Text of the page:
I barely know how to describe this so maybe you should just watch it. Animator Ismael Sanz-Pena took a single image of a medieval cathedral and used the facade’s repeating elements to find the movement within, kind of like a zoetrope. (Ok, I guess that’s a pretty good description. I still think you should just watch it though.) See also Sanz-Pena’s earlier attempts of the same effect. (via colossal)
To understand Cersei’s success, we need to reach back to the classic work of Prussian military theorist Carl von Clausewitz.
I’ve argued before that the best way to think about the White Walkers, from the human point of view, is as a threat akin to climate change — a massive collective threat that humans were ignoring in favor of petty internal squabbling. Jon, to his immense credit, is the only leader who recognized the enormity of the threat early enough to try to rally others to stop it. He’s kind of a Westerosi Al Gore, only he succeeded in getting to run a country.So the best way to think about Jon’s mission is through the lens of environmental diplomacy: He needed to convince the world’s leading powers to abandon the internecine struggle over the throne and refocus on the White Walker threat. He didn’t have a ton to work with: The North is a distinctly third-tier power, weaker militarily than both the Targaryen and Lannister alliances and the country most vulnerable to the White Walkers.Jon may have failed to rally Cersei to his cause, but he succeeded in bringing on Daenerys. And that’s by far the most important, mostly because her dragons and cache of dragonglass represent the only chance humanity has at fending off the White Walker threat. If it weren’t for Jon, humanity would be fundamentally doomed.
Let’s say you call Joe’s Pizza and the first thing you hear is a message saying you’ll be connected in a minute or two, but if you want, you can be connected to Pizza Hut right away. That’s not fair, right? You called Joe’s and want some Joe’s pizza. Well, that’s how some telecommunications executives want the Internet to operate, with some Web sites easier to access than others. For them, this would be a money-making regime.
Here is a simple metaphor: The telephone system, which has long been regulated to protect the public interest. You probably wouldn’t like it if you tried to order pizza from your favorite local place and were connected to a Papa John’s instead because it had got some special deal. Or if a Verizon telephone only connected to other Verizon phones. Obviously, there are a lot of differences between internet access and the telephone and how they work and how they are built, but the basic principle that essential communication systems ought to be non-discriminatory is the same.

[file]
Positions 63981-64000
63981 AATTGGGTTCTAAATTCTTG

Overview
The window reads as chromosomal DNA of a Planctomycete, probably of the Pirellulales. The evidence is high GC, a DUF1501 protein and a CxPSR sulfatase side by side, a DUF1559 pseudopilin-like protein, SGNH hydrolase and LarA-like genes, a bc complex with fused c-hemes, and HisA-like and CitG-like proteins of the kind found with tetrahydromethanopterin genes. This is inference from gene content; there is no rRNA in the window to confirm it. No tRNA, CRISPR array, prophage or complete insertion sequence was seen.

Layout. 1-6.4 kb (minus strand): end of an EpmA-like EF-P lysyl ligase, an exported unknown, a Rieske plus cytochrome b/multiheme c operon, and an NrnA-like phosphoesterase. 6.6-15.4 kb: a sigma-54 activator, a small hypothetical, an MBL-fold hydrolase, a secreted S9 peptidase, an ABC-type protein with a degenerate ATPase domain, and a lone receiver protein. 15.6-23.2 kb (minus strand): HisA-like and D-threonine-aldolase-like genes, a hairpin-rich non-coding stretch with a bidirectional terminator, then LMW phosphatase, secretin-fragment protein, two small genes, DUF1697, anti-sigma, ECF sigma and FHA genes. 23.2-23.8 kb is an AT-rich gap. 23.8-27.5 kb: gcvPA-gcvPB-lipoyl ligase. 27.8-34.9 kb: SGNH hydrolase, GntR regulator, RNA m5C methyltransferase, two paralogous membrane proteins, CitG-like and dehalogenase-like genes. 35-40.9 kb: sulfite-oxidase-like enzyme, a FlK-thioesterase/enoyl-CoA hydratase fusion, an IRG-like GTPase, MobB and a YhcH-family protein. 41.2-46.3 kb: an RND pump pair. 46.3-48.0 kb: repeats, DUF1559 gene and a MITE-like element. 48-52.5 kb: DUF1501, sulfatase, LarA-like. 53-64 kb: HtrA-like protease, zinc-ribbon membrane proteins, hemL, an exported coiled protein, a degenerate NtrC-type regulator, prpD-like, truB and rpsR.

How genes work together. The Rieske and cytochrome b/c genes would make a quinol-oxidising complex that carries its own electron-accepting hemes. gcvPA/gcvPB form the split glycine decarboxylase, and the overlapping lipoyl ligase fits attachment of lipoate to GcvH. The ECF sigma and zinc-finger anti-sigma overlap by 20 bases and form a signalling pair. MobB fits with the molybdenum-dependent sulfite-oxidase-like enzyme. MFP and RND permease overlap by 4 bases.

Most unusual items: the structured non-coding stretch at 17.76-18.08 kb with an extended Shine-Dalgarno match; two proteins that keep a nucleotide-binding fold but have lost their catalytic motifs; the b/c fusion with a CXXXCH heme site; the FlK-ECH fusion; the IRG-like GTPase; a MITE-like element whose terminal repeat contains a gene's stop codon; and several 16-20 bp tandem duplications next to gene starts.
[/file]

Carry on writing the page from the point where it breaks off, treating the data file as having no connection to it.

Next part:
If, for example, I call up a pizzeria and ask whether they offer delivery, both common sense and common “usage,” […] would prevent them from answering: ‘No, we do not offer delivery-but if you order a pizza from us, we’ll bake it for you and then bring it to your house.’ The logical response to this would be something on the order of, ‘so, you do offer delivery.’ But our pizza-man may continue to deny the obvious and explain, paraphrasing the FCC and the Court: ‘No, even though we bring the pizza to your house, we are not actually “offering” you delivery, because the delivery that we provide to our end users is “part and parcel” of our pizzeria-pizza-at-home service and is “integral to its other capabilities.”’… Any reasonable customer would conclude at that point that his interlocutor was either crazy or following some too-clever-by-half legal advice.
The Court contends that this analogy is inapposite because one need not have a pizza delivered… whereas one must purchase the cable connection in order to use cable’s ISP functions. But the ISP functions provided by the cable company can be used without cable delivery — by accessing them from an Internet connection other than cable. The merger of the physical connection and Internet functions in cable’s offerings has nothing to do with the “inextricably intertwined” nature of the two (like a car and its carpet), but is an artificial product of the cable company is marketing decision not to offer the two separately, so that the Commission could (by the Declaratory Ruling under review here) exempt it from common-carrier status.
The myth that the pizzeria does not offer delivery becomes even more difficult to maintain when the pizzeria advertises quick delivery as one of its advantages over competitors. That, of course, is the case with cable broadband.